Final Post

Well folks, the trip is finally coming to a close. We (Andy, Estelle, and Sarah) are in Santo Domingo, Eric is still in Port-au-Prince, and Glen took off early on the 11th flying out of Jacmel.

Overall the trip was a great success.  We collected quality GPS observations at 30 sites across the country that will be used to develop better models of the increased seismic hazards resulting from the January 12th earthquake. These models can then be used by the Haitians to guide their efforts in creating and implementing proper building  codes.

It’s been an amazing trip to say the least with ups and downs, beauties and tragedies, and technical glitches and solutions. We were stretched as scientists to reach out in a country that truly needs education about earthquakes and what to do when earthquakes strike. All teams did an excellent job communicating with broad audiences via radio, television, public talks, and private meetings with officials.

We would like to thank our many colleagues from the Bureau of Mines and Energy, the numerous individuals we met on the road (Gregory Chevry, Samy Sterlin, Tenior, Jillian, Samuel Nap, ….), the high school adminstrators who let us interrupt their daily programs, the college students in Mirebalais who shared their experiences with us, the radio DJ’s and station administrators, the local government officials, ministers, and the missionaries.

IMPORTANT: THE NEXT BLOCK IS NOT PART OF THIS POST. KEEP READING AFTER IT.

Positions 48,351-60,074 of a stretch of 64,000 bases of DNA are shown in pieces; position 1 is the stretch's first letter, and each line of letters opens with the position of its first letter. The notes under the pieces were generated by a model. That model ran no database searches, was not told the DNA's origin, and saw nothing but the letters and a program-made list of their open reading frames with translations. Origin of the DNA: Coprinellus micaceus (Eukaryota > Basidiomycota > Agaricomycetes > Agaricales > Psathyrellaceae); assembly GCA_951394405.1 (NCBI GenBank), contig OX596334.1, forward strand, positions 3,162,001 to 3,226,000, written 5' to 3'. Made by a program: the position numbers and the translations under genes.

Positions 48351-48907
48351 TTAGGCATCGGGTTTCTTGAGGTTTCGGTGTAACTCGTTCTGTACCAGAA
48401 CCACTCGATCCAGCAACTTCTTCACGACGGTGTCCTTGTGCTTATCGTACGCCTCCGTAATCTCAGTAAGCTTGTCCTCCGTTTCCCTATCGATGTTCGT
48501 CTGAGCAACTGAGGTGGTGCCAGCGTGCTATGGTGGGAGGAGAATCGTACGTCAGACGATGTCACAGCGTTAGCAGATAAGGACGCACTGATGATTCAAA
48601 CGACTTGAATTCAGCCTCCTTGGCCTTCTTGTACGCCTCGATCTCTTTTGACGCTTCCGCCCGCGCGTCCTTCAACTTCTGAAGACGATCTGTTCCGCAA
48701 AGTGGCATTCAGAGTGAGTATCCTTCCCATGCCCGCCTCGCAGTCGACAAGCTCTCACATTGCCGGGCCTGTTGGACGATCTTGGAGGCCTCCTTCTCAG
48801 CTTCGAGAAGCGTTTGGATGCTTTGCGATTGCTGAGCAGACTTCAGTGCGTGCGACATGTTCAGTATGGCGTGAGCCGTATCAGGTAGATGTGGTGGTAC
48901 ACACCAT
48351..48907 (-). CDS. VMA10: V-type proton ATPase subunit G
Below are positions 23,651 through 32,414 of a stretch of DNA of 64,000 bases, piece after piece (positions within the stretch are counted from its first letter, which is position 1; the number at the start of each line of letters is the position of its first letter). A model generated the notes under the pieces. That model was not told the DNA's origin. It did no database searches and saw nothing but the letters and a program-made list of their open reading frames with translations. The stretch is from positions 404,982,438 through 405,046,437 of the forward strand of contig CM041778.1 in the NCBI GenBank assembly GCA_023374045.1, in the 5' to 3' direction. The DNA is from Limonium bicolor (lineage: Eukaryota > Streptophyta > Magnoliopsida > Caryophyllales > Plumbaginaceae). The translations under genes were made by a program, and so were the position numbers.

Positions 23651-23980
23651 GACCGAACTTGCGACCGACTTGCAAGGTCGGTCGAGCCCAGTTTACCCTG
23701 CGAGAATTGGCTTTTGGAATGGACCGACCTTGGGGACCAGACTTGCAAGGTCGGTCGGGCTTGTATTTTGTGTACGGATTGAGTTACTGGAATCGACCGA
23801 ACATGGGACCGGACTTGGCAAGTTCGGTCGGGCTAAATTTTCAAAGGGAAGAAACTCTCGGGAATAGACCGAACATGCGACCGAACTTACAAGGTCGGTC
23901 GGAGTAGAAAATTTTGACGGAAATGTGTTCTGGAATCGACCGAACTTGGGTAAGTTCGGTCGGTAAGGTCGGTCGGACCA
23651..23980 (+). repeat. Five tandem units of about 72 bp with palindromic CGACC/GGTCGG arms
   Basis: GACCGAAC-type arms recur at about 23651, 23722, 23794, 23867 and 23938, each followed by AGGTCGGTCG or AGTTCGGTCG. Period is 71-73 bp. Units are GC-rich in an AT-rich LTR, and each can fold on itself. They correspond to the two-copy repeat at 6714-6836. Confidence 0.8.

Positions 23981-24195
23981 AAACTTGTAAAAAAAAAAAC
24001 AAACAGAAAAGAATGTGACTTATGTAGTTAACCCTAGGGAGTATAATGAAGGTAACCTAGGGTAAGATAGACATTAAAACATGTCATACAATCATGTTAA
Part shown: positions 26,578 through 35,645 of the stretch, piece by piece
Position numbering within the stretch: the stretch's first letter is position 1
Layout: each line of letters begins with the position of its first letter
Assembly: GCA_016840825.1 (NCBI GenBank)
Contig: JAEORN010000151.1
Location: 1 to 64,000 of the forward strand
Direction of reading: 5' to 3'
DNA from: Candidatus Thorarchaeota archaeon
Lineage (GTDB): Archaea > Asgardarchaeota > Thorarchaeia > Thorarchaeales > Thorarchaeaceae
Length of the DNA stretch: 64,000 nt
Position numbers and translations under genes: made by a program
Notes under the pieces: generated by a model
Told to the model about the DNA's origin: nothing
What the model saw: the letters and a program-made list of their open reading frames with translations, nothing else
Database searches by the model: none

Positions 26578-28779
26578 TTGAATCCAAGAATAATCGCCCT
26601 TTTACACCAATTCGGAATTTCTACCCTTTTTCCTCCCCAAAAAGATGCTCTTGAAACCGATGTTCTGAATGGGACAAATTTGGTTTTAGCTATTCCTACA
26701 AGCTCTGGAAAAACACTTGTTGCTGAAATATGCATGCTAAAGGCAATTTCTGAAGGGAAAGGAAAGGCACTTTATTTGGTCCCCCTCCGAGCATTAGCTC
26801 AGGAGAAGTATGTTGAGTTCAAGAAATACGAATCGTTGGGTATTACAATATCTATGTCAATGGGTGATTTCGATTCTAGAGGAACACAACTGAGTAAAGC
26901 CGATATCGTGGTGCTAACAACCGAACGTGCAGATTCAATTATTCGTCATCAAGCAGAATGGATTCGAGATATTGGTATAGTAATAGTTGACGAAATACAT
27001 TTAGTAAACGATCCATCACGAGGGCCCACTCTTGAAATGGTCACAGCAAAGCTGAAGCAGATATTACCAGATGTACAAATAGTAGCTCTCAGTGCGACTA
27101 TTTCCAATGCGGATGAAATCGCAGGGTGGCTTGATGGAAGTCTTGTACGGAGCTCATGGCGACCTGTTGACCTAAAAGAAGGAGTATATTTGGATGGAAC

As we leave Haiti, our rich experiences have left us with some indelible impressions. Despite much progress across the countryside by local governments and NGOs, infrastructure development is still in need. After the January 12 earthquake a vast school system has been crushed, and many of the educators and future leaders of this country are gone. But Haiti is very rich in one remarkable source: its people. Despite the hardships of Haitian life, despite the heartache and loss from the earthquake, the spirit, the compassion, and the optimism of the Haitian people lives on. If the world can help not only rebuild the structures that have been destroyed, but help develop the nation as a whole (water, roads, education, farming), the Haitian people have the capacity and will to prosper.

We have met people who could take the mantle of leadership today. We’d like to make special comment about people like Gregory Chevry. Greg Chevry is a business and community leader in Mirebalais who is working to distribute water throughout the north, pushing through plans for a new technical university to help replace what was lost in PaP, and sheltering homeless students. Greg was drafted by his community to run for the Haitian senate (figure below), until the national government quashed the election. He is intelligent, compassionant, and honest, and must be one on many who can help lead Haiti out of this crises if given the resources.

Fusion + Grace = Greg Chevry Senate

We have also seen Haiti’s future in the faces of its children, who are friendly, smart, inquisitive, playful, and optimistic.  Below are a just few of the many, many smiling faces we have seen.

We wish to close by expressing our deepest sympathies to the Haitian people as they rebuild from this great tragedy.